Blighted, dangerous structures to come down with $1.1 million grant

Sometimes before good things can happen the old has to make way for the new. 
 
With a $1.1 million grant from the state of Michigan for blight elimination change will be coming to locations in the City of Kalamazoo and in Cooper, Comstock, and Kalamazoo townships, and the Village of Schoolcraft.
 
Joint application for the funds was made by the Kalamazoo County Land Bank Authority and the City of Kalamazoo. The funds come from a $15 million pool made available as a result of the state attorney general’s settlement with mortgage companies over inappropriate mortgage practices.  
 
"We were happy to be able to use local funds to leverage state funds," says Kelly Clark, executive director of the Land Bank. The commitment of $100,000 each from the city and the county helped the land bank build a case for receiving the funds. 
 
As a result 83 blighted residential properties will be demolished in the City of Kalamazoo. City properties to be demolished are vacant, tax-foreclosed buildings, or are structures which have been ordered demolished by the City of Kalamazoo’s Dangerous Buildings Board.
 
It is anticipated that many of the lots where demolitions will take place will be leased through the adopt-a-lot program, will become a community garden or will be transferred in a side lot sale. 
 
Another option is for cleared lots to be used for new homes. For example, a partnership is under way between Habitat for Humanity and the Land Bank on a lot on the Eastside. It's a relationship that has been built over time through previous projects. Habitat and the Land Bank have worked together in the past on property transfer, reinvestment, and sale to a Habitat partner family, who helps build his or her own home.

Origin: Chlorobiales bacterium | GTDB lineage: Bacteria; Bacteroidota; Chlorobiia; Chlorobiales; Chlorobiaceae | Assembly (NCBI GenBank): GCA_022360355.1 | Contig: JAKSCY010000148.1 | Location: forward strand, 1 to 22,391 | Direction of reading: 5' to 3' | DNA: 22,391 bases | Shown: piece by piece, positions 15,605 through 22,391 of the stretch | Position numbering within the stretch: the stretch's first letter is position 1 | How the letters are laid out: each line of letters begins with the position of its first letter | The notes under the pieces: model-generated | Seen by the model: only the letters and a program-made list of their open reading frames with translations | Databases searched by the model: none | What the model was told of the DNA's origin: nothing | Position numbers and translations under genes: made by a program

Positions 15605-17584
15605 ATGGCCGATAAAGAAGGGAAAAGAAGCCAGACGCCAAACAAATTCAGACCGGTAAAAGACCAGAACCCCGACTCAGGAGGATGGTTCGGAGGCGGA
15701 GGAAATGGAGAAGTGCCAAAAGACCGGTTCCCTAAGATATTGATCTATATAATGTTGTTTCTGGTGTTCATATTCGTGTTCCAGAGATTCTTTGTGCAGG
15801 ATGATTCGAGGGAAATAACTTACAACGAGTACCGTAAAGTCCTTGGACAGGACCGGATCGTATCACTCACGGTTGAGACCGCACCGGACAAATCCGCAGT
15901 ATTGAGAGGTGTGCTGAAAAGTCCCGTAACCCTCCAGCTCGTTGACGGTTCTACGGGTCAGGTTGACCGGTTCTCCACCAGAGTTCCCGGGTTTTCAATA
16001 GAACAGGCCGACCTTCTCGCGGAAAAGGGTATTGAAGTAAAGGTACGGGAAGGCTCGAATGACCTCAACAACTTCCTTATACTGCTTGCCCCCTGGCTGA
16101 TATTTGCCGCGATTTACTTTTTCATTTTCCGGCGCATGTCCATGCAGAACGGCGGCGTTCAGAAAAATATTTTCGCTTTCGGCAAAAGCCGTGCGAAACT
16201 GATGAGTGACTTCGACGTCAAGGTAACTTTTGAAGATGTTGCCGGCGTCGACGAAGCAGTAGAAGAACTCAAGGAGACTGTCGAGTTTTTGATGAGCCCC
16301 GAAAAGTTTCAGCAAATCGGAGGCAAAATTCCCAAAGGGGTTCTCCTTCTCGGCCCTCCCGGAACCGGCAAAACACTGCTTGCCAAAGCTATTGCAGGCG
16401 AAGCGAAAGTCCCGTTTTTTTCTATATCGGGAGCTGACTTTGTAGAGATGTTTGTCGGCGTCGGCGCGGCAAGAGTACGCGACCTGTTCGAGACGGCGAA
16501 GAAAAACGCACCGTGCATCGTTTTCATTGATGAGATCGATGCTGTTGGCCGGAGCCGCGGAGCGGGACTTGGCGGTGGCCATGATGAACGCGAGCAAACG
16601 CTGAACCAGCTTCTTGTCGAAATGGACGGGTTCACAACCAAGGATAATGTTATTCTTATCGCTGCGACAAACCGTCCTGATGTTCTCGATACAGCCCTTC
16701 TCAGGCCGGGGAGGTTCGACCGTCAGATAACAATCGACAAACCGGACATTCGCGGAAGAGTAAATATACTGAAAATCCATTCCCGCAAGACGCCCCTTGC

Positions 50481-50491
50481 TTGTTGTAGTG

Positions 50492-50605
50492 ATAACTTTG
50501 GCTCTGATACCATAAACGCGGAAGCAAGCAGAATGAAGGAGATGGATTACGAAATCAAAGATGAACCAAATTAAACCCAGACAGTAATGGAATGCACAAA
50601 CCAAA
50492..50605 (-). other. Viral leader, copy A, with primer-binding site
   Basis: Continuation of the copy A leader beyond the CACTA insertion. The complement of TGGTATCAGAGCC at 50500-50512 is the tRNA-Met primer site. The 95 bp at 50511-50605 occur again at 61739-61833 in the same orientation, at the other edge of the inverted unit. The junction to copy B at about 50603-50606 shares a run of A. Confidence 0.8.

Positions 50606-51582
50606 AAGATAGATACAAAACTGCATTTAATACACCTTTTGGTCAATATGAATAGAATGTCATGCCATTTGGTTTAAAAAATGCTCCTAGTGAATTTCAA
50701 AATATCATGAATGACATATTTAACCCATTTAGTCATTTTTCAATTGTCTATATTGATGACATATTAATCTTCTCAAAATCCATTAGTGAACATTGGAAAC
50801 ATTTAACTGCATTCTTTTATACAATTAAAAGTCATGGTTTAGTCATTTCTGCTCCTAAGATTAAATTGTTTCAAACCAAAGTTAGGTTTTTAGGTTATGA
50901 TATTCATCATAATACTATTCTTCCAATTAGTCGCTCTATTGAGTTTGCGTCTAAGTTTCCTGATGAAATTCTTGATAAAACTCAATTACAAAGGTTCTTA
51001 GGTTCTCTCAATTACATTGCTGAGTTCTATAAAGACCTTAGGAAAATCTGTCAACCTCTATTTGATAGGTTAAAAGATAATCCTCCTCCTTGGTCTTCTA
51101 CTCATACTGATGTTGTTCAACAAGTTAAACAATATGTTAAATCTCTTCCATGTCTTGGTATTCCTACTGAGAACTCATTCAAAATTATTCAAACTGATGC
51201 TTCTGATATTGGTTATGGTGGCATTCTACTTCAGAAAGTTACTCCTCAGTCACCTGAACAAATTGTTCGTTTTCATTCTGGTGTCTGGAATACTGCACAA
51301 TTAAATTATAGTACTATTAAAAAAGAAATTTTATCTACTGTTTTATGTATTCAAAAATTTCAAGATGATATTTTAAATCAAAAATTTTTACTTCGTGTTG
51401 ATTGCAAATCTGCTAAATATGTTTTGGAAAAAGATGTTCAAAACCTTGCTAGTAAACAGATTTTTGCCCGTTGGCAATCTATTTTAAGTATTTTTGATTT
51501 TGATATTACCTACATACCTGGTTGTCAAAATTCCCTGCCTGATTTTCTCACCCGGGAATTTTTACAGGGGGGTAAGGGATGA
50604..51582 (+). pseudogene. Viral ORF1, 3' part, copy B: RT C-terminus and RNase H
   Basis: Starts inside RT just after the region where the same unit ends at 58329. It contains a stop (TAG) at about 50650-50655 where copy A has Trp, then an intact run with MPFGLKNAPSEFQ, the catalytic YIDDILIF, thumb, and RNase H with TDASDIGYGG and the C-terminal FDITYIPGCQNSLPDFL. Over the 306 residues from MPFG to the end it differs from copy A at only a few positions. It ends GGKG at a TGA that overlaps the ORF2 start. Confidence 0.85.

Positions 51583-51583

In another location, a home may be burned as part of a training exercise for fire fighters, before it is demolished. 
 
LIFT Foundation, the owner of New Horizon Village apartment complex, also will receive $136,000 from the grant and will use the funds to demolish 14 buildings at New Horizon Village.
 
"Generally speaking, it's known that blight and houses in disrepair are issues of health and safety and there is a significant impact on property values," says Clark. 
 
A vacant lot, on the other hand, can become a side lot for an adjacent property, thereby raising the value of that land, as one example of the benefits of taking down blighted properties.
 
Writer: Kathy Jennings, Second Wave Media
Source: City of Kalamazoo and Kelly Clark, Kalamazoo County Land Bank Authority

Captions:

1. When abandoned or blighted property is demolished it can make way for projects such as the shed where neighbors can borrow tools to work on a community garden.

2. and 3. Blighted buildings can create unstable conditions for a neighborhood.

4 Community gardens are one of the ways property can be used once blighted buildings are removed.

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